An IPO (Initial Public Offering) is an important milestone for a firm. When a company goes public, it opens its doors to the public for the first time, inviting investors to gain exposure to its shares.
A private company could decide to go public for different reasons. Some companies are looking to generate capital in order to grow and attract talent, while others want to raise their public image, pay debts, or monetise assets.
IPOs are often associated with technology startups (sometimes known as “tech unicorns”) in their transition journey from startup to corporate. The largest tech IPOs in IPO history include Facebook, Uber, Airbnb, Twitter, Rivian Automotive, and Snap.
The world’s biggest IPO to date is the Saudi Aramco Initial Public Offering on the Riyad Stock Exchange in 2019 which raised a record $29.4 billion, by selling 3 billion shares at $8.53 per share.
When a firm decides to go public, it first needs to decide where to list. Each publicly traded company may trade shares on a- usually- domestic stock exchange that will provide the liquidity to buy or sell shares. Different exchanges have different standards and requirements that companies should meet.
Leading exchanges in terms of proceeds worldwide include*:
In its ‘pre-IPO’ stage, the company will have typically grown to have a value of more than $1bn and have scaled with a smaller number of shareholders that could include early founders and investors as well as professional investors like venture capitalists.
An IPO could take from six months up to a year to complete. It begins by finding an Underwriter who will lead the IPO process. The five steps in the IPO process are:
When an IPO is successful it can raise a huge amount of capital and as a result, help grow the company’s public profile. It could give a company the level of exposure it needs to increase its profits and sales.
But what happens in the opposite scenario, when an IPO fails? This is certainly a possibility. An IPO failure can happen when the stock price dips below the initial opening price. Prices could rise again or continue to drop, sometimes hitting rock bottom. Examples of IPOs that were not so successful include Robinhood and Etsy. Shares of Robinhood fell 10% within 10 minutes of the opening of trading and the company ended its first day of trading at a $29 billion valuation, which was well short of the $35 billion valuation that it initially expected.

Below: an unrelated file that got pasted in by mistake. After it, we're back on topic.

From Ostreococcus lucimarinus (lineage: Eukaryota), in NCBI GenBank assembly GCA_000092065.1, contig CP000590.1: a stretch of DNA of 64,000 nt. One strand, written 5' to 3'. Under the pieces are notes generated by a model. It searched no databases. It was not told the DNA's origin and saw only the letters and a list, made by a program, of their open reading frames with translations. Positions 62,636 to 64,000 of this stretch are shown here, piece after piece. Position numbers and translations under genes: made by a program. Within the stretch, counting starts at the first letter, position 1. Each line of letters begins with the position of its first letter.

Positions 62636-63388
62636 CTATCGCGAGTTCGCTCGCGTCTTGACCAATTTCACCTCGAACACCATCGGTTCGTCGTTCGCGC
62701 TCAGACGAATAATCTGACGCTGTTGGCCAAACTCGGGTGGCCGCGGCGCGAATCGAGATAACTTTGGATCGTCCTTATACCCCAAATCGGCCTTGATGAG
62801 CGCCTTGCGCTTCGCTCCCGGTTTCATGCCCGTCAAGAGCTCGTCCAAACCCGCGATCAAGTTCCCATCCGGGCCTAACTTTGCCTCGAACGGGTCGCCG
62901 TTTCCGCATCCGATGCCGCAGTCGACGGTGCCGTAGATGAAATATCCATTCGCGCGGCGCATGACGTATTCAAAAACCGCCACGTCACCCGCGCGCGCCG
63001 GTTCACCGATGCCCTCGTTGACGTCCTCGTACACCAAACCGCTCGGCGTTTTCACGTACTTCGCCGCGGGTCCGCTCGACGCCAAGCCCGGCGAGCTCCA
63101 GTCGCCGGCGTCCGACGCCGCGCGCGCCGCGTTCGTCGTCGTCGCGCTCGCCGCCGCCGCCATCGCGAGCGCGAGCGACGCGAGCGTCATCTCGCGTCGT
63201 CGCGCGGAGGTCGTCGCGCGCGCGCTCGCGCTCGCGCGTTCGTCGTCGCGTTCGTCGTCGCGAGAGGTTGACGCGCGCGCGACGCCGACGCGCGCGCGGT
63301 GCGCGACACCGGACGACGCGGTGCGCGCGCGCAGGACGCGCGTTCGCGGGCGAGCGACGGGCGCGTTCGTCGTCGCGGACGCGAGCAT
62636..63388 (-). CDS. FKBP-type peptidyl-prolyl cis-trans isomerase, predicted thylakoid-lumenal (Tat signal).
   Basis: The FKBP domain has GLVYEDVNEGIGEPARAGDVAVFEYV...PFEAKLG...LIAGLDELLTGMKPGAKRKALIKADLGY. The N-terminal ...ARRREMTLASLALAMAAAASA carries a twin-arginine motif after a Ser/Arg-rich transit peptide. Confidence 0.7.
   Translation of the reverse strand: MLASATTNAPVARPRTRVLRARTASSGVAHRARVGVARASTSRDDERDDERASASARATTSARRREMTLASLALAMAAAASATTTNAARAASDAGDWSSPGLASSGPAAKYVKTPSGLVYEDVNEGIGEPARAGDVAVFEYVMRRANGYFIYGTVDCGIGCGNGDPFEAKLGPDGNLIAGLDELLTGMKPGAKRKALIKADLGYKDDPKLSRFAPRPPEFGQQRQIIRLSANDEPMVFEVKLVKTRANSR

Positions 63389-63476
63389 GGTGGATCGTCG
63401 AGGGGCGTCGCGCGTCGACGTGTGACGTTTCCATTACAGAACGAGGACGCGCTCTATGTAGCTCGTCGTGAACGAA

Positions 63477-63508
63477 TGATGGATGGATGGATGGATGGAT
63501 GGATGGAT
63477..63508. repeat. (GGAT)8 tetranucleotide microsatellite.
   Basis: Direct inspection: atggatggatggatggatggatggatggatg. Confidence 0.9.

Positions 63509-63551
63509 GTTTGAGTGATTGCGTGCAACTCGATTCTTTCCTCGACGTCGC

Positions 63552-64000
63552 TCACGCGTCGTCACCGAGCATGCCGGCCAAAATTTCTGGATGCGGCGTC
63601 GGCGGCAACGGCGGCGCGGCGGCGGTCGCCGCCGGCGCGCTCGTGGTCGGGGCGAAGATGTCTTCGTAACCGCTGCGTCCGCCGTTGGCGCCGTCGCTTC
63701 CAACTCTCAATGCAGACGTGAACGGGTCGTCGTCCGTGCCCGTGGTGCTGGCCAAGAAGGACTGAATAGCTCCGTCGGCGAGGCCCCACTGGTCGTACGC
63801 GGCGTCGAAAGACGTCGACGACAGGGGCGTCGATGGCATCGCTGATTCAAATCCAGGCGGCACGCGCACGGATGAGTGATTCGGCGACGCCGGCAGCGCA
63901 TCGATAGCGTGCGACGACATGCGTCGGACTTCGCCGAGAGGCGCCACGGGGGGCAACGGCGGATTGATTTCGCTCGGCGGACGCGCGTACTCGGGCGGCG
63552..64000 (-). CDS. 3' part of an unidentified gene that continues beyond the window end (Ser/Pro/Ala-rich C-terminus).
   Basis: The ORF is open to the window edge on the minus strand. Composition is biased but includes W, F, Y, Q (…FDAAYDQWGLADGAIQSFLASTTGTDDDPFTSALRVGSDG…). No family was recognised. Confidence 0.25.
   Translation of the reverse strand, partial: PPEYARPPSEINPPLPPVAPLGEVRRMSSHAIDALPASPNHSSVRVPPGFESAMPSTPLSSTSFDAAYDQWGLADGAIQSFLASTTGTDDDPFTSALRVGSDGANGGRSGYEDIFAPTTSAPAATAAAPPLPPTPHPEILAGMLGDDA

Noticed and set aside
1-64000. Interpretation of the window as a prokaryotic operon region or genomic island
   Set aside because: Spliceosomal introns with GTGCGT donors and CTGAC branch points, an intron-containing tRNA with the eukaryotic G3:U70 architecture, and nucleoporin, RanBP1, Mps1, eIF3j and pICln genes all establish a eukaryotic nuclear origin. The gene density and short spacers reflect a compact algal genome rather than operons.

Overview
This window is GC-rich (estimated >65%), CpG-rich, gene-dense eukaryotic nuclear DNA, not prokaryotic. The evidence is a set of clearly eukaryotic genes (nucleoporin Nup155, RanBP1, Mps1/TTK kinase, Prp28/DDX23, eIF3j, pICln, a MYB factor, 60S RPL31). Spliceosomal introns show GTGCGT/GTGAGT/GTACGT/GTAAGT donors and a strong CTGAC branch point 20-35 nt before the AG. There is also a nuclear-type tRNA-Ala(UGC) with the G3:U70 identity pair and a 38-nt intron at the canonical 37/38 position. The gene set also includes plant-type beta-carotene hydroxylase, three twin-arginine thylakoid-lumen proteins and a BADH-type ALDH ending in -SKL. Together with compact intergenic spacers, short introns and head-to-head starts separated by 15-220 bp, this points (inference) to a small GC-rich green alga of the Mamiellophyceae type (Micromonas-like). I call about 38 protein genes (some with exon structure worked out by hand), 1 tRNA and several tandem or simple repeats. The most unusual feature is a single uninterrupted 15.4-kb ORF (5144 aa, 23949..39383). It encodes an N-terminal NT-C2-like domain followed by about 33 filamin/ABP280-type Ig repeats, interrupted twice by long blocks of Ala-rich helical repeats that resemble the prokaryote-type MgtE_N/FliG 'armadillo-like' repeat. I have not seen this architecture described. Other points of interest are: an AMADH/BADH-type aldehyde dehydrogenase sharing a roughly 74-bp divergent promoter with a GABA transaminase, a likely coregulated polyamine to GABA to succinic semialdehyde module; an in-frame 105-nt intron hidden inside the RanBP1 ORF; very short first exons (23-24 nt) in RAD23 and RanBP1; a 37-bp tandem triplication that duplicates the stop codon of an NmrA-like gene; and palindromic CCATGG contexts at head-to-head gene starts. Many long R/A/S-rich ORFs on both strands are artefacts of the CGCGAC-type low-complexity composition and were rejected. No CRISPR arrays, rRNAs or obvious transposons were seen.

When you invest in an IPO you buy and own shares of a company. When you trade an IPO you go long (buy) or short (sell) on share price movements with CFDs. This means that you have the option to open a short (sell) position on IPO shares depending on your strategy and the IPO's expected result.
Trading an IPO is a process similar to trading any other asset. With Axi you can get exposure to IPO shares as soon as a company is listed on a specific exchange and prices from the exchange become available to our liquidity providers.
On its listing day, a stock is likely to be volatile as investors are looking to reposition themselves or join in the action.
Before investing or trading an IPO, it’s useful to do your research about the company. Here are some questions to ask before investing:
There are some important factors that determine the price of shares offered in an IPO. Those include the company’s annual revenues and its general financial performance, the number of stocks issued, and the company’s business model. The potential growth rate could be another factor to consider. There is always the risk that an IPO could be overvalued.
Investors must make sure that they understand the risks involved in an IPO, such as for example that the listing could be highly volatile. IPO shares could sometimes be riskier than established stocks because of the unpredictability of the listing or market volatility. Another potential risk could be that investors might not be allotted shares in the first place if an IPO is oversubscribed. This, of course, is only relevant when you buy the underlying shares, instead of trading them.
What is the true value of the company and how much does the hype surrounding its name affect your decision to invest? An IPO could be the opportunity to get involved in a hopefully growing business, but you should first do your own research and decide if this is a good investment.
2022 was a turbulent economic year resulting in a major slump in Initial Public Offerings. Global IPO volumes fell by 45% following increased market volatility, high inflation, and rising interest rates.
Will the IPO market recover in 2023? Many well-known companies that initially planned their IPOs in 2022 could finally go public in 2023. Those include Reddit, Revolut, Monzo, Kraken, Arm Holdings, Starling Bank, Databricks, and more.
You can trade them with Axi as soon as they are listed on the chosen stock exchange and prices become available.
Sources: EY, Bloomberg, SoFi
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The data is sourced from third-party providers. This information is not to be construed as a recommendation; or an offer to buy or sell; or the solicitation of an offer to buy or sell any security, financial product, or instrument; or to participate in any trading strategy. It has been prepared without taking your objectives, financial situation, or needs into account. Any references to past performance and forecasts are not reliable indicators of future results. Axi makes no representation and assumes no liability regarding the accuracy and completeness of the content in this publication. Readers should seek their own advice.
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